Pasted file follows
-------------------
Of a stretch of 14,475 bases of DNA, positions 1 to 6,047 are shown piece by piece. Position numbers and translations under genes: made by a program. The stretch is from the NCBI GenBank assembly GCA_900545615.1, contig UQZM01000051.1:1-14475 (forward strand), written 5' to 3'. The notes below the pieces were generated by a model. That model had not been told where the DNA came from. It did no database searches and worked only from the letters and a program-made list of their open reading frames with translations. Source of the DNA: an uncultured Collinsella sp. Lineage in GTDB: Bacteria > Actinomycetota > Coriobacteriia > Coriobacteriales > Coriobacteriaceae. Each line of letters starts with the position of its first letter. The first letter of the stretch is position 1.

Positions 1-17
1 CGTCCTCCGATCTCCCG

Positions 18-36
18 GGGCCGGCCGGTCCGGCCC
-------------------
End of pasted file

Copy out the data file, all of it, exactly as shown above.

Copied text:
Of a stretch of 14,475 bases of DNA, positions 1 to 6,047 are shown piece by piece. Position numbers and translations under genes: made by a program. The stretch is from the NCBI GenBank assembly GCA_900545615.1, contig UQZM01000051.1:1-14475 (forward strand), written 5' to 3'. The notes below the pieces were generated by a model. That model had not been told where the DNA came from. It did no database searches and worked only from the letters and a program-made list of their open reading frames with translations. Source of the DNA: an uncultured Collinsella sp. Lineage in GTDB: Bacteria > Actinomycetota > Coriobacteriia > Coriobacteriales > Coriobacteriaceae. Each line of letters starts with the position of its first letter. The first letter of the stretch is position 1.

Positions 1-17
1 CGTCCTCCGATCTCCCG

Positions 18-36
18 GGGCCGGCCGGTCCGGCCC